When they finally pulled into the Lakeland station, the division superintendent met them and he was not happy.  They were 45 minutes late and had delayed every train on the line.  Fraklin figured the fault would land on his shoulders and he calculated that unemployment compensation would only amount to $53.00 a week. 
   The next morning Franklin was called into the Superintendent’s office and he was prepared for the worst.  However, the Superintendent said, “Russel told me you did a good job under the circumstances.  However, I’m going to assign you to the yard goat until you get more experience.”   
   Franklin gladly fired the 0-4-0 yard goat for the next six months.  It could only move a few cars at a time but it ran on a teaspoon of coal and the daily run was to tend to the industries in downtown Lakeland and Bartow.  Franklin was finally allowed to go back to firing on the mainline and his memory of that night on the Southwind faded over time.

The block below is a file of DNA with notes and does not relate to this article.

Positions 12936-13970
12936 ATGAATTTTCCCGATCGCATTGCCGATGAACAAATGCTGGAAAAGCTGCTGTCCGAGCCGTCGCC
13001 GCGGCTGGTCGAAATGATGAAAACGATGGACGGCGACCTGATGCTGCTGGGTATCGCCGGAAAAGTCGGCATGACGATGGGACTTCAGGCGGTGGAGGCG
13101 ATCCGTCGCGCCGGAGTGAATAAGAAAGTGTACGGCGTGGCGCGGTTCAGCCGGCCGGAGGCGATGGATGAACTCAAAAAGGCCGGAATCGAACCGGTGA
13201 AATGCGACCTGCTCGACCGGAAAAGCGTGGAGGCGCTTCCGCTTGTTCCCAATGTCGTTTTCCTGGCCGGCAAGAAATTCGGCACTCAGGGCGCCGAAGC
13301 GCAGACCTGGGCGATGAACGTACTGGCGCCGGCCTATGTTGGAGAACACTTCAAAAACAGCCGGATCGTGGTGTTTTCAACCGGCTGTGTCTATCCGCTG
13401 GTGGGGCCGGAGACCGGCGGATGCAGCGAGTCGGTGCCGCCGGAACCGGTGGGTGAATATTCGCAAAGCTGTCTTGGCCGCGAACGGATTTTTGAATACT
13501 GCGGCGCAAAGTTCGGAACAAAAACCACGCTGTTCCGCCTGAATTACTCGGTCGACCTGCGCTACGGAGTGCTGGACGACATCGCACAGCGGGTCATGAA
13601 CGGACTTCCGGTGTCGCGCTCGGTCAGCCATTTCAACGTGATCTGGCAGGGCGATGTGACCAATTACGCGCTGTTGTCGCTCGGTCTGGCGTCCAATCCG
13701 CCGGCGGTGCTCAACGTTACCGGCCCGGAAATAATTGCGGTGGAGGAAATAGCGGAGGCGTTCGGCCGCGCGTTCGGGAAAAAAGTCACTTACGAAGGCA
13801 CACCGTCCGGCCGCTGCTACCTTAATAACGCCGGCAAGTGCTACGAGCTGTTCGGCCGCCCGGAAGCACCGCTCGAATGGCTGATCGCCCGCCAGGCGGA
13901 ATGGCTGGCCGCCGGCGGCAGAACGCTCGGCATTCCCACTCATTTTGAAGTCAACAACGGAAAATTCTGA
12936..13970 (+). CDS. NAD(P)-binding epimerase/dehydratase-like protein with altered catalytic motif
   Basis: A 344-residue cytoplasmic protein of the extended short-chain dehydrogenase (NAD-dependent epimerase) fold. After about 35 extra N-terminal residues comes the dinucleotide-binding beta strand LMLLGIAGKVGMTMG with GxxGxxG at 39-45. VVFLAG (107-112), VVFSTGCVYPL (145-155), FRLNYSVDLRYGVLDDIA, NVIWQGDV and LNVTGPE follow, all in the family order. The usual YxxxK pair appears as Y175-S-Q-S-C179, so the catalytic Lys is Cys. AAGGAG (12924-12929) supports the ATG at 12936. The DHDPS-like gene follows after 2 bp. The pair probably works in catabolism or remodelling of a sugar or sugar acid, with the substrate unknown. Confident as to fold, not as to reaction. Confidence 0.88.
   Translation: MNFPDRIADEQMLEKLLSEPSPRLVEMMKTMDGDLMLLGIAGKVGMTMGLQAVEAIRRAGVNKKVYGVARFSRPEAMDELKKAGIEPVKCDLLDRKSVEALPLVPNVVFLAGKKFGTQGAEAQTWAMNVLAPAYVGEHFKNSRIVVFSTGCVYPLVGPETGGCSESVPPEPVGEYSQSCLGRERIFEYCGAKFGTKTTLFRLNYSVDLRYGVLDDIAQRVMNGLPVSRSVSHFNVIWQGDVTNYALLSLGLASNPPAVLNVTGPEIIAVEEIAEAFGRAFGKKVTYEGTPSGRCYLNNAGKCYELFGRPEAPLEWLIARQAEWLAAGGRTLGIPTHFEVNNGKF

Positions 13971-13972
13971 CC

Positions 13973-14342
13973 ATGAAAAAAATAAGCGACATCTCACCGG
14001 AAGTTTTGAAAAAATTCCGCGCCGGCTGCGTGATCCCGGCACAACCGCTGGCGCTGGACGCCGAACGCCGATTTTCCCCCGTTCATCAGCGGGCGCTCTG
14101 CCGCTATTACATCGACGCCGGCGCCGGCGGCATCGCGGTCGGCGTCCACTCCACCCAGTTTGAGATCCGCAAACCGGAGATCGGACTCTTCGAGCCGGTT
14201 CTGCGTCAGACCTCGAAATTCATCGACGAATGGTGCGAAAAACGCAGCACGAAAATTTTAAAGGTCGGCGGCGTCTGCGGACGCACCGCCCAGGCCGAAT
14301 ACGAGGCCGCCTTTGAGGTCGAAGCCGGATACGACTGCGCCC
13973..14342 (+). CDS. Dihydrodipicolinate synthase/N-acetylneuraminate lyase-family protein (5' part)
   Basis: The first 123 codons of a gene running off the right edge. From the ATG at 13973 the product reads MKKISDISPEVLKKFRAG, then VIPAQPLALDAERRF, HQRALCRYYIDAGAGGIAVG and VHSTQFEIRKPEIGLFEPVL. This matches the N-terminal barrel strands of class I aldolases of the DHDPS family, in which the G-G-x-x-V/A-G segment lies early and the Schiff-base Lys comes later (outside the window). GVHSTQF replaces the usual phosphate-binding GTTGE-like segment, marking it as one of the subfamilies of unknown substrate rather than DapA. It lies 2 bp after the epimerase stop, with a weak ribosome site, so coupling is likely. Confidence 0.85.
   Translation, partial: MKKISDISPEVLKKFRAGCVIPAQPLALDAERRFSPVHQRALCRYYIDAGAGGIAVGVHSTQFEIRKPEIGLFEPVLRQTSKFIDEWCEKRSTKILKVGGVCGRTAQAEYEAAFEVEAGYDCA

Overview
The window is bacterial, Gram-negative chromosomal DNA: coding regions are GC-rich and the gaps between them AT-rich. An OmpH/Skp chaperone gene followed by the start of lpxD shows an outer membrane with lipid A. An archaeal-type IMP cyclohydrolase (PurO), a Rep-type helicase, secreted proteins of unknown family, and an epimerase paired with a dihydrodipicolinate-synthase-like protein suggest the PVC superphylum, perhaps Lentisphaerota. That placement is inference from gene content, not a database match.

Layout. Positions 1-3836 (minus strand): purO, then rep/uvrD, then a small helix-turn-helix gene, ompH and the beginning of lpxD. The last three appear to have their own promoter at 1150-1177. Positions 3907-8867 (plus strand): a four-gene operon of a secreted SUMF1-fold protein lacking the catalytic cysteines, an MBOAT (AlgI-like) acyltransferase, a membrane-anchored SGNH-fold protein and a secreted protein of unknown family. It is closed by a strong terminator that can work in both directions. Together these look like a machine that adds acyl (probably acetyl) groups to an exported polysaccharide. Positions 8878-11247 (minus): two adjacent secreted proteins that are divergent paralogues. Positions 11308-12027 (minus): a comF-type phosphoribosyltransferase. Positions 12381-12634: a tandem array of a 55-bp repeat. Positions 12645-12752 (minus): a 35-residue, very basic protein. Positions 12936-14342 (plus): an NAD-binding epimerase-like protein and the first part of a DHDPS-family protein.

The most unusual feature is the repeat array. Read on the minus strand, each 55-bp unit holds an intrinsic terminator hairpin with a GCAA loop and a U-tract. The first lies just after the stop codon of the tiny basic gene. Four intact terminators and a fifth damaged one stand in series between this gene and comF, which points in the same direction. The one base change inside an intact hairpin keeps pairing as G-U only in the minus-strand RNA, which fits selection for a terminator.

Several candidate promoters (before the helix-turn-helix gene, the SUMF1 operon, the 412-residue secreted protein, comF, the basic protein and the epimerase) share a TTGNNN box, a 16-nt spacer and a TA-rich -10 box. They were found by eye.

https://www.youtube.com/watch?v=lZ2l2gXLQ-8         
 

jrmueller

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Re: The Atlantic & Southern Saturday Report
« Reply #1062 on: August 07, 2021, 11:07:29 AM »
Thanks Judge for our Saturday story. Exciting!  Jim
Jim Mueller
Superintendent(Retired)
Westchester and Boston Railroad

Zephyrus52246

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Re: The Atlantic & Southern Saturday Report
« Reply #1063 on: August 07, 2021, 11:18:45 AM »
Great story!  Nice video as well.

Jeff

deemery

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Re: The Atlantic & Southern Saturday Report
« Reply #1064 on: August 07, 2021, 01:13:30 PM »
It's good to read a story where the superintendent is not an a-hole.


dave
Modeling the Northeast in the 1890s - because the little voices told me to